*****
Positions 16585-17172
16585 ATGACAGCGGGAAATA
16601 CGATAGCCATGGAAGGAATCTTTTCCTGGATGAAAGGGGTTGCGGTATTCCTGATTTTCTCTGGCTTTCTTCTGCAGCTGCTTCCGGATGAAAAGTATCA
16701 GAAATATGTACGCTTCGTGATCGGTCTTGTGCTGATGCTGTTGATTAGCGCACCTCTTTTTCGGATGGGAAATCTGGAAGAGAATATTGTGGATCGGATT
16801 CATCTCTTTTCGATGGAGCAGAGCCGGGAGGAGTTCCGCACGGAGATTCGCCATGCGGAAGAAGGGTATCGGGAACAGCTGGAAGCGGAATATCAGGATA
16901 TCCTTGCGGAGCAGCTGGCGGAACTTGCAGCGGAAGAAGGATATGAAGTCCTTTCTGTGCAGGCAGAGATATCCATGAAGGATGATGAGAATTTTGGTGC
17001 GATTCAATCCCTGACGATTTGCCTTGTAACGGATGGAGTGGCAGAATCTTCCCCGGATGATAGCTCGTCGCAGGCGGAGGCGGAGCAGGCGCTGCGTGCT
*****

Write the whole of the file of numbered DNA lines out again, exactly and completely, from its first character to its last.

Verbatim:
Positions 16585-17172
16585 ATGACAGCGGGAAATA
16601 CGATAGCCATGGAAGGAATCTTTTCCTGGATGAAAGGGGTTGCGGTATTCCTGATTTTCTCTGGCTTTCTTCTGCAGCTGCTTCCGGATGAAAAGTATCA
16701 GAAATATGTACGCTTCGTGATCGGTCTTGTGCTGATGCTGTTGATTAGCGCACCTCTTTTTCGGATGGGAAATCTGGAAGAGAATATTGTGGATCGGATT
16801 CATCTCTTTTCGATGGAGCAGAGCCGGGAGGAGTTCCGCACGGAGATTCGCCATGCGGAAGAAGGGTATCGGGAACAGCTGGAAGCGGAATATCAGGATA
16901 TCCTTGCGGAGCAGCTGGCGGAACTTGCAGCGGAAGAAGGATATGAAGTCCTTTCTGTGCAGGCAGAGATATCCATGAAGGATGATGAGAATTTTGGTGC
17001 GATTCAATCCCTGACGATTTGCCTTGTAACGGATGGAGTGGCAGAATCTTCCCCGGATGATAGCTCGTCGCAGGCGGAGGCGGAGCAGGCGCTGCGTGCT